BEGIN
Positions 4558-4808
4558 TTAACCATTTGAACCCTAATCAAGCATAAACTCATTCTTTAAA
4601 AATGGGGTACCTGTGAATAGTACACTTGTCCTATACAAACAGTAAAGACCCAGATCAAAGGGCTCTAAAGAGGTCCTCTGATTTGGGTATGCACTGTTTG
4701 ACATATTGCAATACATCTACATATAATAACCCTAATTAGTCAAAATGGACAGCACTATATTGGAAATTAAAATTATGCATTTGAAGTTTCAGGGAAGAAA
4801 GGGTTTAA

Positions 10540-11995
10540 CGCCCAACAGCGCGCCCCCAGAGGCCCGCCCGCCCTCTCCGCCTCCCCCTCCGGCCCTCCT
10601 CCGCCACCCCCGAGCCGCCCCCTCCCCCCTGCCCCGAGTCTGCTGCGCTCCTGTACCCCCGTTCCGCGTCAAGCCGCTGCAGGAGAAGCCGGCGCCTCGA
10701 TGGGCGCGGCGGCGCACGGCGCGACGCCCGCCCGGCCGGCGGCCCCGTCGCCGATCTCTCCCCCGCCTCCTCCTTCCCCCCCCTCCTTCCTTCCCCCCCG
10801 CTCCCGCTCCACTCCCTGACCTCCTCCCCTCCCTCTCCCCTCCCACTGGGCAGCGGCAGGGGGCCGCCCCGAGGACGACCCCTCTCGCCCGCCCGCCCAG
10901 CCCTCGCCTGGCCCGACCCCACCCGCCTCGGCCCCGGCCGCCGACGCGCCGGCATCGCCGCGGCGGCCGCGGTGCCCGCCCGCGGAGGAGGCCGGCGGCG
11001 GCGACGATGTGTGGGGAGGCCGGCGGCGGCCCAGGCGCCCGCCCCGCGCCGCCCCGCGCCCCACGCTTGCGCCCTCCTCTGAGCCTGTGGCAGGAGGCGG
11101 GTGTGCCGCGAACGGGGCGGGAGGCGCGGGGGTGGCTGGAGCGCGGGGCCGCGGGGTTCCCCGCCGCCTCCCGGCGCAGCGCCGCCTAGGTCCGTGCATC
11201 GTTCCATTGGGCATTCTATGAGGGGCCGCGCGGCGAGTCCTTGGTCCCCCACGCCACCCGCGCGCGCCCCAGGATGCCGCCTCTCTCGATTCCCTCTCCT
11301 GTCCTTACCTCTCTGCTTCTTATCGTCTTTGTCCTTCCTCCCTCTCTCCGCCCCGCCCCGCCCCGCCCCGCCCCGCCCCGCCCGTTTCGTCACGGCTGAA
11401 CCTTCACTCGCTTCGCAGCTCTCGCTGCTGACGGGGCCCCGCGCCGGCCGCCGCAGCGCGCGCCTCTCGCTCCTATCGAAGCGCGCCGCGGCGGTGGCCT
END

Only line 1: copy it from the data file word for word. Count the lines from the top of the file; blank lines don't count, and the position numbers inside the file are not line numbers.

Positions 4558-4808